NORWAY — The U.S. Health Resources and Services Administration (HRSA) has announced a one million dollar grant – that would be renewable over four years – for MaineHealth to expand rural maternal healthcare in Maine. The announcement was made during a joint press conference between HRSA and MaineHealth at Stephens Memorial Hospital Monday afternoon.

HRSA is an agency of the U.S. Department of Health and Human Services.

“This program serves to retain maternal healthcare services in rural communities,” said Carole Johnson, HRSA administrator. “It will focus on critical needs like telehealth and using modern technology to get support services to rural folks. And it will help tackle underlying health issues that make pregnancy even more challenging, like diabetes and hypertension.”

MaineHealth’s Chief Health Improvement Officer Dr. Dora Mills displays a Maine map showing hospital locations in the state. The blue spots represent hospitals that provide maternal and delivery services and the red spots are hospitals that do not. Also pictured, Maine Department of Health and Human Services Commissioner Jeanne Lambrew. Nicole Carter / Advertiser Democrat

MaineHealth Chief Health Improvement Officer Dora Mills said Maine’s largest healthcare system applied for the grant to improve outcomes for expectant mothers and infants in rural areas who live far distances from hospitals with maternity services.

“There are two issues in Maine that we are challenged with,” Mills said. “First, we are the most rural state in the country. Sixty-one percent of people in Maine live in rural areas, compared to 19% nationally. Our pregnant women are at higher risk than the rest of the country. The second issue is one-third of Maine’s rural hospitals have closed to maternal delivery.”

Mills cited long distances between rural communities and specialty care as a significant risk to maternal health. The distance from Houlton to Eastern Maine Medical Center in Bangor is 117 miles. There are two hospitals closer to the eastern Maine city but neither provide delivery services.


“I do not believe there is another stretch this long the I-95 corridor from Houlton to Miami (Fla.) without labor and delivery, along this major interstate highway,” Mills noted. “Across the state we have pregnant women driving hours for specialty care to either Portland or Bangor.”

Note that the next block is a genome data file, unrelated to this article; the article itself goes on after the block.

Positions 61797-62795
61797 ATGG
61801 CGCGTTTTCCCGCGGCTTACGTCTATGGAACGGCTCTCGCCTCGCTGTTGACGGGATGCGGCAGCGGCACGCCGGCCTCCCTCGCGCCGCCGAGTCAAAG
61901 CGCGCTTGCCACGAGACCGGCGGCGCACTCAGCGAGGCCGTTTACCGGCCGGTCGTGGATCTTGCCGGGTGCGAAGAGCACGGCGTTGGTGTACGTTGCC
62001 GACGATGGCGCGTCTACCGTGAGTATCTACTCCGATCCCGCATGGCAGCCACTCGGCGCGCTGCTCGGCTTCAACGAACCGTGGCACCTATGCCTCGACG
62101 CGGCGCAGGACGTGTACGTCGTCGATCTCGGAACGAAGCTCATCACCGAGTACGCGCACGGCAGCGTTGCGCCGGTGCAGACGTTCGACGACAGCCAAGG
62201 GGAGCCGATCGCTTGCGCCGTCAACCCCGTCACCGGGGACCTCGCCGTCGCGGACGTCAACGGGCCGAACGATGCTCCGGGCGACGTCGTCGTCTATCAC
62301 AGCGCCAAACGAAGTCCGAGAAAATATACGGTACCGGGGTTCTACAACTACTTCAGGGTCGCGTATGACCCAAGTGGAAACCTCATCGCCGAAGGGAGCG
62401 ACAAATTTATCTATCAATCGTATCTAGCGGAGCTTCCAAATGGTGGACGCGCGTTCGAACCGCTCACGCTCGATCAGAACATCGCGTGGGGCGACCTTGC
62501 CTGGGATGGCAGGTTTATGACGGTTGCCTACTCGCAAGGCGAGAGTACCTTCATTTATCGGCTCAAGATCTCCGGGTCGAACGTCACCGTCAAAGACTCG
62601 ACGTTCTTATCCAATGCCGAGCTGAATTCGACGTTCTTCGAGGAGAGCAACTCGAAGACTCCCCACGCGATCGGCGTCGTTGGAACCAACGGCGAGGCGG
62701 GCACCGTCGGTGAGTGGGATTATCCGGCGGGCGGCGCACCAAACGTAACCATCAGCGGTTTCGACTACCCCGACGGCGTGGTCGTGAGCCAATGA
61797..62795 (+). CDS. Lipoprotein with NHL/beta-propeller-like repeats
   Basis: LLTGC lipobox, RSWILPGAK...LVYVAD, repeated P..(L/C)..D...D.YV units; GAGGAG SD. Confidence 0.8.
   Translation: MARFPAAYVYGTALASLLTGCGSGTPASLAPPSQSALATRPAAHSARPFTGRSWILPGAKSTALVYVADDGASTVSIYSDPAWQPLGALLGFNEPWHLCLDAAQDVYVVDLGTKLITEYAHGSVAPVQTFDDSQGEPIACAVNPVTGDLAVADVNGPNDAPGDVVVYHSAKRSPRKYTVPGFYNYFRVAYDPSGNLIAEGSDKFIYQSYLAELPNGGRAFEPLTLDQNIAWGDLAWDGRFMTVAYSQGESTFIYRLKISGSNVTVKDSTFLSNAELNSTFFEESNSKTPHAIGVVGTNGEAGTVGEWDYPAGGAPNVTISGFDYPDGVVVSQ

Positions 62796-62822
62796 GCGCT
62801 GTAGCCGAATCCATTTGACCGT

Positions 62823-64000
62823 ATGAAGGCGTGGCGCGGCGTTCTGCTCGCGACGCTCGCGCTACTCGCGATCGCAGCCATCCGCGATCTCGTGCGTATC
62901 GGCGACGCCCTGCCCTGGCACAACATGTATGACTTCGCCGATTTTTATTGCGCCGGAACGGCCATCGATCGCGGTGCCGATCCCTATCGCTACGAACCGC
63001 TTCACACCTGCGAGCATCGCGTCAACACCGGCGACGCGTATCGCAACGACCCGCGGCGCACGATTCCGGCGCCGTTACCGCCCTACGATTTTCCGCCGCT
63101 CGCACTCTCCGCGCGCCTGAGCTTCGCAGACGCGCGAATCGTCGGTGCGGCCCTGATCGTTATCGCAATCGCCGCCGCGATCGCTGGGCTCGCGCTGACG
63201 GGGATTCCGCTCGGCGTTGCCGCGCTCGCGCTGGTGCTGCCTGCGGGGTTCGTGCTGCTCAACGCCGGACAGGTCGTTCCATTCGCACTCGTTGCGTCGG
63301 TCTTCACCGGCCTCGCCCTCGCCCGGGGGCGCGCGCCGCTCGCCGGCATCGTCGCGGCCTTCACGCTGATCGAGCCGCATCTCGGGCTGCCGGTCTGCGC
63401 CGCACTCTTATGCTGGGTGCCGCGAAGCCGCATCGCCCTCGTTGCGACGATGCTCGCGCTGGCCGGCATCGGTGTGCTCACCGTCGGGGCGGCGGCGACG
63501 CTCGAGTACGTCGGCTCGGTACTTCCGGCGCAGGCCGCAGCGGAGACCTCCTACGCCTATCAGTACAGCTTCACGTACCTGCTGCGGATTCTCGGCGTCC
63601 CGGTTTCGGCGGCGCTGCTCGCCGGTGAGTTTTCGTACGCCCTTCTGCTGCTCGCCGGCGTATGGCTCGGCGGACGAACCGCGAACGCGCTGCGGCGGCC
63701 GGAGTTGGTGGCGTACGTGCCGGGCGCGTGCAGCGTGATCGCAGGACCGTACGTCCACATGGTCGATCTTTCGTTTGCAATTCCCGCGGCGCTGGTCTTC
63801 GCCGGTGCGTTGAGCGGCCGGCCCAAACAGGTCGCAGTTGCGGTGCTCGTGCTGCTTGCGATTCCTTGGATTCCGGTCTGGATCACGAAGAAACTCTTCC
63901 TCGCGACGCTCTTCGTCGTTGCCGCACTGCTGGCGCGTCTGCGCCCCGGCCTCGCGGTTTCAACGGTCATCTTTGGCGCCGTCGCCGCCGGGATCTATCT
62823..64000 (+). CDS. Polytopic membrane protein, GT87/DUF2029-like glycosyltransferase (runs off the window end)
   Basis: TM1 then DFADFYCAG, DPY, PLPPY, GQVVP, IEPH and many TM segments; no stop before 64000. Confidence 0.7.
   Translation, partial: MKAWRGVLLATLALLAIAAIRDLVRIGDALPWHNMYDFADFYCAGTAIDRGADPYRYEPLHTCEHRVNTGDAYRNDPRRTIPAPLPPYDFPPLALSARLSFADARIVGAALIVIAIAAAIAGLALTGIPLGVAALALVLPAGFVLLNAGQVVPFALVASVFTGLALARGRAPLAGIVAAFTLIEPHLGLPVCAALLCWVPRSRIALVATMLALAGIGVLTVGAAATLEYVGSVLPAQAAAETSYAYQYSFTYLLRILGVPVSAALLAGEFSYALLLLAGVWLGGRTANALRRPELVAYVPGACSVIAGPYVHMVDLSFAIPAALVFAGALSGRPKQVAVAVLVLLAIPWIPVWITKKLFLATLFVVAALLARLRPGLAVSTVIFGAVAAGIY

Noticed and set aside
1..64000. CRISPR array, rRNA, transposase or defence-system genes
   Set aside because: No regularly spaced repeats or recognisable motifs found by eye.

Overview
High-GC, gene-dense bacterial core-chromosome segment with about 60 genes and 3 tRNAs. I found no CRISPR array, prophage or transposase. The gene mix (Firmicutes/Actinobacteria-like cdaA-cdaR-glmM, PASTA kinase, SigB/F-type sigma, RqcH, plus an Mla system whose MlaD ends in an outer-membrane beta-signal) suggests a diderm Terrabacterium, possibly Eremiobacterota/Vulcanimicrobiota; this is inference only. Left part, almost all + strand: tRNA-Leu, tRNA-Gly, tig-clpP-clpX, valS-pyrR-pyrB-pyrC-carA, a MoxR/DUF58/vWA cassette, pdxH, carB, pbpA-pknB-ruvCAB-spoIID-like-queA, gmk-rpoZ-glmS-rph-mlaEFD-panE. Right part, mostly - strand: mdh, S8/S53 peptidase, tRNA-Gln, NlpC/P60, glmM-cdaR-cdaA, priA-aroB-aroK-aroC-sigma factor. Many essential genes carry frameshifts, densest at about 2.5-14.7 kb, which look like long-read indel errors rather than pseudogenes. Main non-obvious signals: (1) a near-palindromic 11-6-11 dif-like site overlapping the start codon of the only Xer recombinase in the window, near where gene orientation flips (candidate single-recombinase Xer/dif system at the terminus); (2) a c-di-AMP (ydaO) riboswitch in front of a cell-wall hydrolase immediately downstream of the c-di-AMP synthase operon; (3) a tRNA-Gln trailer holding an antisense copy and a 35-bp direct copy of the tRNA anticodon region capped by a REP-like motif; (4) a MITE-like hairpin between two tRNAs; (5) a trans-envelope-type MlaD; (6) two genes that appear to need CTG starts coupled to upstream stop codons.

Expectant mothers in Calais, where local maternity hospital care was discontinued five years ago, now must travel about 100 miles along Route 9 to reach EMMC.

Routine maternal and delivery care requires that many women drive hours from their home. The goal of the program is to build a statewide telehealth system across rural Maine to connect obstetric providers and patients with experts at hospitals that provide higher levels of care.

“We will also be able to improve the continuum of care to address issues such as hypertension, obesity, tobacco addiction and diabetes [cases], which are higher in rural Maine than they are in urban Maine,” Mills said. “We are partnering with a number of organizations including all of our delivery hospitals across the state, with statewide organizations particularly with Maine Department of Health and Human Services and the Maine Center for Disease Control, as well as other groups.

According to Dr. Liz Erekson, Maine Medical Center’s obstetrics and gynecology department chair, the chances of a mother delivering a baby pre-term or having an adverse event during pregnancy is doubled when she lives in a community with no inpatient obstetrical care. The chance of not delivering a baby at the hospital also significantly increases the further away a mother has to be driven while in labor.

Among the new services will be the ability for maternal experts at Maine’s larger hospitals to remotely attend patient ultrasounds conducted by their regular provider. All healthcare systems and hospitals will collaborate in the program.

The HRSA $1 million grant is the first in a four-year period, reliant on annual renewal by Congress. During year one, two-thirds of the funds will be allocated to telehealth equipment and one-third towards training. The total amount of the grant will be $4 million by the end of the four-year period.

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